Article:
saltpeter

or salt·pe·tre

[ sawlt-pee-ter ]
/ ˌsɔltˈpi tər /

noun

the form of potassium nitrate, KNO3, that occurs naturally, used in the manufacture of fireworks, fluxes, gunpowder, etc.; niter.

Origin of saltpeter

1275–1325; earlier salt peter; replacing Middle English sal peter, salpetre < Medieval Latin salpetrē, for Latin sal petrae salt of rock, so called because it commonly encrusts stones
Dictionary.com Unabridged Based on the Random House Unabridged Dictionary, © Random House, Inc. 2019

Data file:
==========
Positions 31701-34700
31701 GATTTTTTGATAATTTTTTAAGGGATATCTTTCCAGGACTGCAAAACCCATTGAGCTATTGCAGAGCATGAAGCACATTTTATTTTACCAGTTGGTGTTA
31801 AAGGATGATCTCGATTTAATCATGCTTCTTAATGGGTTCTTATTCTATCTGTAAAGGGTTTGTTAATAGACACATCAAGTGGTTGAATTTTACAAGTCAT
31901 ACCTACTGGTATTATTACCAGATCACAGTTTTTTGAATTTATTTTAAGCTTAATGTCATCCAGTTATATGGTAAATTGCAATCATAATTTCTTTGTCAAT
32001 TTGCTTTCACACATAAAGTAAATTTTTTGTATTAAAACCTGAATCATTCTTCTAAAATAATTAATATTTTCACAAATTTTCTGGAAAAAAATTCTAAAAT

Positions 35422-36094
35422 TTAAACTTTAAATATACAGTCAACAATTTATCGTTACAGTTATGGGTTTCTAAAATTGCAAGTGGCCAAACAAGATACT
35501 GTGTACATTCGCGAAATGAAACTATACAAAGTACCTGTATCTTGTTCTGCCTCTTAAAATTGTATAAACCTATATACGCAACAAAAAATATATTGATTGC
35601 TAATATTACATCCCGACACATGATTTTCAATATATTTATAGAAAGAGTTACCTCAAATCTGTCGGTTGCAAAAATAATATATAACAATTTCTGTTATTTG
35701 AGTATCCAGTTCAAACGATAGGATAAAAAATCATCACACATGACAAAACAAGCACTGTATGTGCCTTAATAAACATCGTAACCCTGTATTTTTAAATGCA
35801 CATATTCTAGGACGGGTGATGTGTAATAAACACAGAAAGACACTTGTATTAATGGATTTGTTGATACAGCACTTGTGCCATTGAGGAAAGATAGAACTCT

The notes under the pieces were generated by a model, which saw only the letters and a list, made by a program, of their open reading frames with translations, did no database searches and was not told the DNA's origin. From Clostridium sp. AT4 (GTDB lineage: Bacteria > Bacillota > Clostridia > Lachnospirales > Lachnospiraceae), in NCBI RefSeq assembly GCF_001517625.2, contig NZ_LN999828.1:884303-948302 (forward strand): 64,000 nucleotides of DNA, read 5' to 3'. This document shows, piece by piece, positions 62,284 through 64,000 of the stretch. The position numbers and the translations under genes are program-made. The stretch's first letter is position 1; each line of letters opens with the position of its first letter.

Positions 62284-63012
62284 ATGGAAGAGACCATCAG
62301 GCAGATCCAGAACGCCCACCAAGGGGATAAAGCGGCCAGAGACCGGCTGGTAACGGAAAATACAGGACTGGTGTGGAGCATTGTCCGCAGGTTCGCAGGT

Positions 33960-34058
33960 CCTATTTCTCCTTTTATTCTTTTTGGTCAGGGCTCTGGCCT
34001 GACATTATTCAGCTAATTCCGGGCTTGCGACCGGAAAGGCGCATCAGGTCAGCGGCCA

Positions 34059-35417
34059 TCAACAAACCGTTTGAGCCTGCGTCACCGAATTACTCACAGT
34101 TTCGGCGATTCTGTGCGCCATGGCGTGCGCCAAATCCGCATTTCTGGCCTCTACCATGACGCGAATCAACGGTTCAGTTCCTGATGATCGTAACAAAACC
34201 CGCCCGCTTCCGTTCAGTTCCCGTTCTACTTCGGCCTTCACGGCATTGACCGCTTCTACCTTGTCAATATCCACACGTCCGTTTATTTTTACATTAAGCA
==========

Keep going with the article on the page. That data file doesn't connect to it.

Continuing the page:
Examples from the Web for saltpeter

Word Origin and History for saltpeter

saltpeter


n.

"potassium nitrate," c.1500, earlier salpetre (early 14c.), from Old French salpetre, from Medieval Latin sal petrae "salt of rock," from Latin sal "salt" (see salt (n.)) + petra "rock, stone" (see petrous). So called because it looks like salt encrusted on rock.

Online Etymology Dictionary, © 2010 Douglas Harper

Science definitions for saltpeter

saltpeter

[ sôlttər ]

See potassium nitrate.
The American Heritage® Science Dictionary Copyright © 2011. Published by Houghton Mifflin Harcourt Publishing Company. All rights reserved.